IDEAS home Printed from https://ideas.repec.org/a/taf/applec/v34y2002i17p2189-2200.html
   My bibliography  Save this article

The private net present value and private internal rate of return to becoming a nurse in Great Britain

Author

Listed:
  • Stephen Morris
  • Alistair McGuire

Abstract

The private net present value and private internal rate of return to becoming a nurse in Great Britain is estimated. The calculations are made using the standard equations inputted with data from the New Earnings Survey and the British Household Panel Survey. Basic age-earnings profiles are adjusted for mortality, unemployment, other causes of economic inactivity, and discontinuation from training. The conclusions are that: (1) there is a high private internal rate of return to becoming a nurse in Great Britain relative to other occupations; (2) using the internal rate of return criterion is inappropriate when there exists a crossover marginal time preference rate, which is shown to be the case here; and, (3) using the net present value criterion there are net financial benefits to becoming a nurse in Great Britain for individuals with a marginal time preference rate of 8-13% or more.

Suggested Citation

  • Stephen Morris & Alistair McGuire, 2002. "The private net present value and private internal rate of return to becoming a nurse in Great Britain," Applied Economics, Taylor & Francis Journals, vol. 34(17), pages 2189-2200.
  • Handle: RePEc:taf:applec:v:34:y:2002:i:17:p:2189-2200 DOI: 10.1080/00036840210139328
    as

    Download full text from publisher

    File URL: http://www.tandfonline.com/doi/abs/10.1080/00036840210139328
    Download Restriction: Access to full text is restricted to subscribers.

    As the access to this document is restricted, you may want to search for a different version of it.

    References listed on IDEAS

    as
    1. Schmalensee, Richard, 1989. "Inter-industry studies of structure and performance," Handbook of Industrial Organization,in: R. Schmalensee & R. Willig (ed.), Handbook of Industrial Organization, edition 1, volume 2, chapter 16, pages 951-1009 Elsevier.
    2. Bronwyn H. Hall, 1988. "The Effect of Takeover Activity on Corporate Research and Development," NBER Chapters,in: Corporate Takeovers: Causes and Consequences, pages 69-100 National Bureau of Economic Research, Inc.
    3. Imel, Blake & Helmberger, Peter, 1971. "Estimation of Structure-Profit Relationships with Application to the Food Processing Sector," American Economic Review, American Economic Association, vol. 61(4), pages 614-627, September.
    4. Demsetz, Harold, 1979. "Accounting for Advertising as a Barrier to Entry," The Journal of Business, University of Chicago Press, vol. 52(3), pages 345-360, July.
    5. Nagle, Thomas T, 1981. "Do Advertising-Profitability Studies Really Show That Advertising Creates a Barrier to Entry?," Journal of Law and Economics, University of Chicago Press, vol. 24(2), pages 333-349, October.
    6. Blonigen, Bruce A & Taylor, Christopher T, 2000. "R&D Intensity and Acquisitions in High-Technology Industries: Evidence from the US Electronic and Electrical Equipment Industries," Journal of Industrial Economics, Wiley Blackwell, vol. 48(1), pages 47-70, March.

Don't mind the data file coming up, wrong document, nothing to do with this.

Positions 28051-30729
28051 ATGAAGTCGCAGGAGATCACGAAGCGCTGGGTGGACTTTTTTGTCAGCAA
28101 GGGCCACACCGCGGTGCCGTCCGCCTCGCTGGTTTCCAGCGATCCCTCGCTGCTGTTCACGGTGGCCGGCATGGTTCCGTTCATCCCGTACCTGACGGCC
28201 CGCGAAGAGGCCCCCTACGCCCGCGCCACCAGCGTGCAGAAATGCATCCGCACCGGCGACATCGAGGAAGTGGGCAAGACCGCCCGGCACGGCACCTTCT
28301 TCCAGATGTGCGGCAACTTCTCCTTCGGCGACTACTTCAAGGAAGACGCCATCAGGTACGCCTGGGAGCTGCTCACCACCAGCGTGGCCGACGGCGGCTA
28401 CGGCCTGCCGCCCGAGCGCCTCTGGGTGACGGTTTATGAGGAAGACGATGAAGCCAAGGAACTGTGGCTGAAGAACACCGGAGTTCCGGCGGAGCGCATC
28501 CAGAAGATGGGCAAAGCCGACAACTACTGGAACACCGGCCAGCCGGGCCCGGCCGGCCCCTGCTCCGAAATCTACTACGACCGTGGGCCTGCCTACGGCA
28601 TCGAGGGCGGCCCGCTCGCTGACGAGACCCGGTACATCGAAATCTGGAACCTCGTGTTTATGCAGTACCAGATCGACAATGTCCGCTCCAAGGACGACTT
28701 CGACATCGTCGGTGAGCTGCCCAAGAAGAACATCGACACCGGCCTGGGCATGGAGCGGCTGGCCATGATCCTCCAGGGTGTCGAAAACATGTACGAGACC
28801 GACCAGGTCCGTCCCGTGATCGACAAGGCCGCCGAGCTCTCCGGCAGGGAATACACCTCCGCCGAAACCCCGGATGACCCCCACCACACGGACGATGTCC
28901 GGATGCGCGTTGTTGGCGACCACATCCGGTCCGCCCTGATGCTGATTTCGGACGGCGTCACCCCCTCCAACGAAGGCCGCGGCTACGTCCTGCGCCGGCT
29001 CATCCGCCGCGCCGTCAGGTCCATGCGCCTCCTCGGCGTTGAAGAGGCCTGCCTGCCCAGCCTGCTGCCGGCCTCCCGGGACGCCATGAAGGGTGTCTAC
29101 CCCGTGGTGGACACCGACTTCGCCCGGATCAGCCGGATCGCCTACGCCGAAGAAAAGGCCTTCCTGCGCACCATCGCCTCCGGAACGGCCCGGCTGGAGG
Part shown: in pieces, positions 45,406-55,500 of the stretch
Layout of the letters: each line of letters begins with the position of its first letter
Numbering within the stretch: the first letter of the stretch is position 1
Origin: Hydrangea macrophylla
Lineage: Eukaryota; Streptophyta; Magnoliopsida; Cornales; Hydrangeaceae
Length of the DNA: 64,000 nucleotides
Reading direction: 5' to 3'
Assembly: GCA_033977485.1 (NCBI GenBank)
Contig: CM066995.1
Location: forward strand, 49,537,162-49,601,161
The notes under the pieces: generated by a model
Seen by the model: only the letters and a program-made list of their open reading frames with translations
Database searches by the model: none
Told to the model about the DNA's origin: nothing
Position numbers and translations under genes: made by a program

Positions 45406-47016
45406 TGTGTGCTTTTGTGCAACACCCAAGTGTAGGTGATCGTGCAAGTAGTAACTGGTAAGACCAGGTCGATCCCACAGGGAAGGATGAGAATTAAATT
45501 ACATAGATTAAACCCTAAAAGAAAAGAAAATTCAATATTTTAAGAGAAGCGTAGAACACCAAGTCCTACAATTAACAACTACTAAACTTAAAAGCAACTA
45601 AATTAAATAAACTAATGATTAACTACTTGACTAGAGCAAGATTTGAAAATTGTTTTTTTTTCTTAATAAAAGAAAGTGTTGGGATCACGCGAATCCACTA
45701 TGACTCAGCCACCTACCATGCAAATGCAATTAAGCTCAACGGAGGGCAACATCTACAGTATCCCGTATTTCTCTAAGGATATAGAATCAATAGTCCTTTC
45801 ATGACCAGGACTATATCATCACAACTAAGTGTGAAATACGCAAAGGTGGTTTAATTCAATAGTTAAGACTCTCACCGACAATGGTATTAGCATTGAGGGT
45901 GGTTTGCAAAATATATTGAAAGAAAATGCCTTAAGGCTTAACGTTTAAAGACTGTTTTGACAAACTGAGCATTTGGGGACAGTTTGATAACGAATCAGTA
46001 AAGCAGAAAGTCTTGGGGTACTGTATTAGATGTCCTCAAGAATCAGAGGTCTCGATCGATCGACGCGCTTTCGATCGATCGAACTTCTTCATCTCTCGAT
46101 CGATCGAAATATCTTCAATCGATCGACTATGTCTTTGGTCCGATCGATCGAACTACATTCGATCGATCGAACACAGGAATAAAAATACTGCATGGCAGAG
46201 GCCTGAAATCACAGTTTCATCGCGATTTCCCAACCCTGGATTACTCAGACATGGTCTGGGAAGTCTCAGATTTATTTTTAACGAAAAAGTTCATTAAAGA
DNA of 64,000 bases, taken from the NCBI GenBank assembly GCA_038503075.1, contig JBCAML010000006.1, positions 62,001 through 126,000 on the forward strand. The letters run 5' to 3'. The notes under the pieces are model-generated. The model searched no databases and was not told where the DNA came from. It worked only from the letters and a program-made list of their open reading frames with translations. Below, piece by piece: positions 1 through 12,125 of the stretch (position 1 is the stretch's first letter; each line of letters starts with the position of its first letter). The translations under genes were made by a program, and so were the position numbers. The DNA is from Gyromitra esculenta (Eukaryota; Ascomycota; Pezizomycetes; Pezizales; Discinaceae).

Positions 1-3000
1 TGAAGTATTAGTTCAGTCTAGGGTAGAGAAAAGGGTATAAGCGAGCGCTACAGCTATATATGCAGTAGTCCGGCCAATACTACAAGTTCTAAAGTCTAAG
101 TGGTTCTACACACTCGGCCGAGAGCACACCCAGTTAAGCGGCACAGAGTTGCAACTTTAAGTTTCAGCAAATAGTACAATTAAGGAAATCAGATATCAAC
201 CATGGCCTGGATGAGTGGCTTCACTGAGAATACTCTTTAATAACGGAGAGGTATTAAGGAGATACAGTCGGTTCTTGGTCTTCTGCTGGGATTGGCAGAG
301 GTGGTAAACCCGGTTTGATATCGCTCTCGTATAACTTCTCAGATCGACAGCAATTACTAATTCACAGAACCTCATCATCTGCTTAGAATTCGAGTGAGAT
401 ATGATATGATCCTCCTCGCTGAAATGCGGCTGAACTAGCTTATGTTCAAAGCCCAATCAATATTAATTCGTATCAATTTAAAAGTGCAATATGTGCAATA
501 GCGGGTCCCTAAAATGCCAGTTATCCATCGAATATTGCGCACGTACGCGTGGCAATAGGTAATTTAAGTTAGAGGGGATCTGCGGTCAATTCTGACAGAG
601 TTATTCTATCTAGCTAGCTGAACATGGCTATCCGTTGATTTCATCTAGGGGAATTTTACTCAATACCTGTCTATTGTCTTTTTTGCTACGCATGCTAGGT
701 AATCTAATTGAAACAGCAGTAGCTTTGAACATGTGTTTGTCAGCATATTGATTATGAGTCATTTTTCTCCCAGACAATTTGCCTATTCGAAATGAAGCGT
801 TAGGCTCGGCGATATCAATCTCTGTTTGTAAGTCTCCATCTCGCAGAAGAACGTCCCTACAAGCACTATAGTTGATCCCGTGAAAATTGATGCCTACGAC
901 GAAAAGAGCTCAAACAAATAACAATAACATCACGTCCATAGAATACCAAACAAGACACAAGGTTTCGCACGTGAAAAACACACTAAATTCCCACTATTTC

7. Porter, Michael E, 1979. "The Structure within Industries and Companies' Performance," The Review of Economics and Statistics, MIT Press, vol. 61(2), pages 214-227, May.
    Full references (including those not matched with items on IDEAS)

    Citations

    Citations are extracted by the CitEc Project, subscribe to its RSS feed for this item.
    as


    Cited by:

    1. Paul Frijters & Michael A. Shields & Stephen Wheatley Price, 2007. "Investigating the quitting decision of nurses: panel data evidence from the british national health service," Health Economics, John Wiley & Sons, Ltd., vol. 16(1), pages 57-73.

    More about this item

    Statistics

    Access and download statistics

    Corrections

    All material on this site has been provided by the respective publishers and authors. You can help correct errors and omissions. When requesting a correction, please mention this item's handle: RePEc:taf:applec:v:34:y:2002:i:17:p:2189-2200. See general information about how to correct material in RePEc.

    For technical questions regarding this item, or to correct its authors, title, abstract, bibliographic or download information, contact: (Chris Longhurst). General contact details of provider: http://www.tandfonline.com/RAEC20 .

    If you have authored this item and are not yet registered with RePEc, we encourage you to do it here. This allows to link your profile to this item. It also allows you to accept potential citations to this item that we are uncertain about.

    We have no references for this item. You can help adding them by using this form .

    If you know of missing items citing this one, you can help us creating those links by adding the relevant references in the same way as above, for each refering item. If you are a registered author of this item, you may also want to check the "citations" tab in your RePEc Author Service profile, as there may be some citations waiting for confirmation.

    Please note that corrections may take a couple of weeks to filter through the various RePEc services.

    IDEAS is a RePEc service hosted by the Research Division of the Federal Reserve Bank of St. Louis . RePEc uses bibliographic data supplied by the respective publishers.